Usage and monitoring of intravenous tobramycin in cystic fibrosis in Australia and the United Kingdom

Paviour, Sophie, Hennig, Stefanie and Staatz, Christine E. (2016) Usage and monitoring of intravenous tobramycin in cystic fibrosis in Australia and the United Kingdom. Journal of Pharmacy Practice and Research, 46 1: 15-21. doi:10.1002/jppr.1145


Author Paviour, Sophie
Hennig, Stefanie
Staatz, Christine E.
Title Usage and monitoring of intravenous tobramycin in cystic fibrosis in Australia and the United Kingdom
Journal name Journal of Pharmacy Practice and Research   Check publisher's open access policy
ISSN 1445-937X
2055-2335
Publication date 2016-03
Sub-type Article (original research)
DOI 10.1002/jppr.1145
Open Access Status Not Open Access
Volume 46
Issue 1
Start page 15
End page 21
Total pages 7
Place of publication Chichester, West Sussex, United Kingdom
Publisher Wiley-Blackwell
Collection year 2017
Language eng
Formatted abstract
Aim: To characterise usage and monitoring of intravenous tobramycin in cystic fibrosis (CF) patients in Australia and the UK.

Methods: An anonymous, online survey of healthcare professionals caring for CF patients was conducted. Survey questions were designed to obtain information on tobramycin dosing, therapeutic drug monitoring and toxicity monitoring.

Results: The survey was sent to pharmacists and clinicians in 73 CF centres. Responses were received from 32 and 40 healthcare professionals, from Australia and the UK, respectively. Once-daily dosing of tobramycin was the preferred administration regimen for 93.8 and 67.5% of participants in Australia and the UK, respectively. Among them 68.8% of Australian and 55% of UK participants initiated tobramycin therapy at a dose of 10 mg/kg/day or greater. Australian participants most commonly adjusted tobramycin dosage using log-linear regression analysis (40.6%) or trough measurements (28.1%). UK participants most commonly adjusted tobramycin dosage using trough (55%) or peak and trough measurements (37.5%). In 90.6% of Australian and 95% of UK participants practices, serum creatinine was routinely monitored during admission. Standard pure tone audiometry was performed by 15.6% of Australian and 17.5% of UK participants and high-frequency pure tone audiometry was performed by 15.6% of Australian and 10% of UK participants, once or twice a year.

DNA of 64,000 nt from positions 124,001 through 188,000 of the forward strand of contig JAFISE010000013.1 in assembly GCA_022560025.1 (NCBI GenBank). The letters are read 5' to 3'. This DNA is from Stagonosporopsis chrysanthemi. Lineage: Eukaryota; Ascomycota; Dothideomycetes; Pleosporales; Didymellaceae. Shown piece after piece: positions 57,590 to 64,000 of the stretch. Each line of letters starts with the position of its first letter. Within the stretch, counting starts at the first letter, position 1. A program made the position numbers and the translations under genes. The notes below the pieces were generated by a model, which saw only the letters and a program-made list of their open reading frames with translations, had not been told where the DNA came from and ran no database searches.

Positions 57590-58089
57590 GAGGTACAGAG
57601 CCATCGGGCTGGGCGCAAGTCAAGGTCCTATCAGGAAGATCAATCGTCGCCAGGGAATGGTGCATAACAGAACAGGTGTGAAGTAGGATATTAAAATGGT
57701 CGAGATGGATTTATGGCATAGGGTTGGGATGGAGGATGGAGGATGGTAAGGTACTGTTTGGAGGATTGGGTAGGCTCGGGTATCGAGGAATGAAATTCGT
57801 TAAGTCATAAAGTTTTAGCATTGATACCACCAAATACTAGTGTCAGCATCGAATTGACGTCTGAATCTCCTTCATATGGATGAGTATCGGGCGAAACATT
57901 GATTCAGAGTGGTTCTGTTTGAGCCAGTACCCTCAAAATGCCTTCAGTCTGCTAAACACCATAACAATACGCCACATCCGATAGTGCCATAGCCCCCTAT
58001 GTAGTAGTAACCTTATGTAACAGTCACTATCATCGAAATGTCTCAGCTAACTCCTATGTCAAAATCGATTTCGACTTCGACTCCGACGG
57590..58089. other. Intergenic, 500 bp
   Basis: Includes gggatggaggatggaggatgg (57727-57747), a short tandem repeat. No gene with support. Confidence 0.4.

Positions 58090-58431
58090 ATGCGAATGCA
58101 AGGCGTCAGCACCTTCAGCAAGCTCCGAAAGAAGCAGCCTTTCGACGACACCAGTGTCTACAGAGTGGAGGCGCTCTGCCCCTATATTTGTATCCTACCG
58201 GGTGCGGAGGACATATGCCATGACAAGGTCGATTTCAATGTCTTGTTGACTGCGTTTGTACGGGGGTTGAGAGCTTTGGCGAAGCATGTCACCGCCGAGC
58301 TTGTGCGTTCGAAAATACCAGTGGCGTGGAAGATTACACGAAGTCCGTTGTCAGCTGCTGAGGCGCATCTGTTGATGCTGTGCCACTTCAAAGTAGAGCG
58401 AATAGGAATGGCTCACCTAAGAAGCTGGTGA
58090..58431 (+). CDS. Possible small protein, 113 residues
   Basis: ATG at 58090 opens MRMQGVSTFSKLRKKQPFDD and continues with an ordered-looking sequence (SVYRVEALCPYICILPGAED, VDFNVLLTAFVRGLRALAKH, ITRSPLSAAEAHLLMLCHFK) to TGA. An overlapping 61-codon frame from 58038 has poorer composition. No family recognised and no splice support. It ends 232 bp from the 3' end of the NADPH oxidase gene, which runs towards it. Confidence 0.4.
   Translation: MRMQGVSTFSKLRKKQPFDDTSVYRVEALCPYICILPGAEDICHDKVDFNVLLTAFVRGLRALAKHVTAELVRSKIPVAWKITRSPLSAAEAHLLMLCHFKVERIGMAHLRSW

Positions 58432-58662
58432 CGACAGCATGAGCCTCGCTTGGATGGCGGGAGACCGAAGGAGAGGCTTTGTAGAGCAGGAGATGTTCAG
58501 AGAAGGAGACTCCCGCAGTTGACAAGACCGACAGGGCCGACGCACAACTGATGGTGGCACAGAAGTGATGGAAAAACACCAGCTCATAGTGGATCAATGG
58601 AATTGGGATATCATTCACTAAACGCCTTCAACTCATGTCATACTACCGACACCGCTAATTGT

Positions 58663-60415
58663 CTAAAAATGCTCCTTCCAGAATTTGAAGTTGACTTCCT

Conclusions: Many discrepancies exist between Australia and the UK and within each country with respect to monitoring of intravenous tobramycin in CF patients. Greater ototoxicity monitoring is likely necessary in both countries. Further education of health professionals about the existence of national guidelines and guidance on how they can be applied in practice is likely required.
Q-Index Code C1
Q-Index Status Provisional Code
Institutional Status UQ

Document type: Journal Article
Sub-type: Article (original research)
Collections: HERDC Pre-Audit
School of Pharmacy Publications
 
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Created: Mon, 19 Oct 2015, 16:12:22 EST by Dr Stefanie Hennig on behalf of School of Pharmacy